Jess Barrett (Margot Robbie) is an aspiring con artist who picked the worst guy to steal a wallet from when she settled on Nicky Spurgeon (Will Smith). She had no reason to suspect that he was a third generation flimflam man descended from a grandfather who ran a crooked poker game in Harlem back in the day.
Nicky was more curious than infatuated when he accepted the seductive stranger’s invite up to her hotel room after sharing drinks at a bar in midtown Manhattan. So, he was ready when an accomplice (Griff Furst) posing as her berserk husband burst in brandishing a fake gun.
Rather than hand over his wallet, Nicky calmly laughs and schools the two in the flaws of their little shakedown, such as not waiting until he was naked to try to rob him. Jess is so impressed that she not only confesses, but begs him to take her on as a protégé, giving him a hard luck story about having been a dyslexic foster kid.
Nicky agrees to show her the ropes, and even invites her to join his team of hustlers about to descend on New Orleans where they plan to pickpocket plenty of unsuspecting tourists. They’re also set to hatch an elaborate plan to fleece a wealthy compulsive gambler (BD Wong) of over a million dollars.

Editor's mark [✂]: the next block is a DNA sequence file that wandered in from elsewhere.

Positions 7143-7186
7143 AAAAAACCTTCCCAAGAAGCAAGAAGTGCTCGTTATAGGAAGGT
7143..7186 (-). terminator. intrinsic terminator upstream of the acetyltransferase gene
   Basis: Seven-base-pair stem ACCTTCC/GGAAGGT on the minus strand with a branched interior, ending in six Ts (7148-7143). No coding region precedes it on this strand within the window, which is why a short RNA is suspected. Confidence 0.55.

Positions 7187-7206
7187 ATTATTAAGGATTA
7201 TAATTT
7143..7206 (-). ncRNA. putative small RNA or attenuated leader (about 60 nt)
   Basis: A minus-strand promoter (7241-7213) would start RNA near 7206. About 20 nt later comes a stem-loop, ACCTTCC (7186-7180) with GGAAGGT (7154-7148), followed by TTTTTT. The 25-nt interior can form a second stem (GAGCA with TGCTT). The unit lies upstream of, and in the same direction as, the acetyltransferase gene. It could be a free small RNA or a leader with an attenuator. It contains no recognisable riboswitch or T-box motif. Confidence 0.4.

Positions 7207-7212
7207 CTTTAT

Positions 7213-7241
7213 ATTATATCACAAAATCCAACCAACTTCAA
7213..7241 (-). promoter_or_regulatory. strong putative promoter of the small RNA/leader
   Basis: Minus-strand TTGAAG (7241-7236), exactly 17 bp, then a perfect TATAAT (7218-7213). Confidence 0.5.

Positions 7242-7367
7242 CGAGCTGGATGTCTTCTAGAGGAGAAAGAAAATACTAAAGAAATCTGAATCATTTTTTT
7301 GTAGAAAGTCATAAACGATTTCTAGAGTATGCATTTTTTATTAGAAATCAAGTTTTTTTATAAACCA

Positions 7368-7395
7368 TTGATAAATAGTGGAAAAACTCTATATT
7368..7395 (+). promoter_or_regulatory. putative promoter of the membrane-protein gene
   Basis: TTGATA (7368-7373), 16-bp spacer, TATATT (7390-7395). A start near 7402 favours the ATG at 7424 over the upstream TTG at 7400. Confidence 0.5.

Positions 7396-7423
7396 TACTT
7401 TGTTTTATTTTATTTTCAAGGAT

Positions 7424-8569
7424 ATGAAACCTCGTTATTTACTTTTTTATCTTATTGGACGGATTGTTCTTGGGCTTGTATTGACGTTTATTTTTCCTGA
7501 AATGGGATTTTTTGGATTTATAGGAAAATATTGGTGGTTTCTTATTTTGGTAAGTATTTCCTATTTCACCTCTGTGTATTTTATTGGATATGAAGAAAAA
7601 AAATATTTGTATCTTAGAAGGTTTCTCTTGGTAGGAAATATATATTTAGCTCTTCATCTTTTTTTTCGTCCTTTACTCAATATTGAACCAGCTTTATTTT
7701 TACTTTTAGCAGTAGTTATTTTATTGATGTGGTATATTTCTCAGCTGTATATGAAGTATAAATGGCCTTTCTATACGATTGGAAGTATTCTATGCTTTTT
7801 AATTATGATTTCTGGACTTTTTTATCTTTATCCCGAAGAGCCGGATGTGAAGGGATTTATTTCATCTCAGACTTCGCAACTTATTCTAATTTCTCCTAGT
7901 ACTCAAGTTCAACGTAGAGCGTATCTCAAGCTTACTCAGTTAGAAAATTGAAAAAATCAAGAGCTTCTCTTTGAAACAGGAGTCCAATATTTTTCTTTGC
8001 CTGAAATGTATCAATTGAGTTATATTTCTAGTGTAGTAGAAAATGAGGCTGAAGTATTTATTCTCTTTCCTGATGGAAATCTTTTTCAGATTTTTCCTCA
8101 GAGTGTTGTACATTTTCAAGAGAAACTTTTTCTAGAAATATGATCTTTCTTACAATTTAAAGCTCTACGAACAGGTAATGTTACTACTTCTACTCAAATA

Though Jess proves to be a fast learner and the plot is executed without a hitch, Nicky is reluctant to include her in his next operation after they become romantically involved. Instead, he moves on alone to Argentina, where he hopes to bilk a racing car mogul (Rodrigo Santoro) of a small fortune.
The plot thickens when Jess is already draped on the arm of the playboy billionaire by the time Nicky arrives in Buenos Aires. Is she in love with the handsome Garriga or simply staging her own swindle? Will she expose Nicky as a fraud or might she be willing to join forces with her former mentor?
Co-directed by Glenn Ficarra and John Requa (Crazy, Stupid, Love), Focus is an over-plotted, cat-and-mouse caper which ostensibly takes its clues from the cleverly-concealed classic House of Games (1987). But where that multi-layered mystery was perfectly plausible, this frustrating homage unnecessarily ventures from the sublime to the ridiculous, thereby sabotaging any chance that its promising premise might be played out in serious fashion.
Nevertheless, co-stars Will Smith and Margot Robbie generate enough chemistry to steam up the screen and make the farfetched romantic romp just worth the watch, provided eye candy alone can do for you in lieu of credulity.
Good (2 stars)
Rated R for profanity, sexuality and brief violence
Running time: 104 minutes
Distributor: Warner Brothers Pictures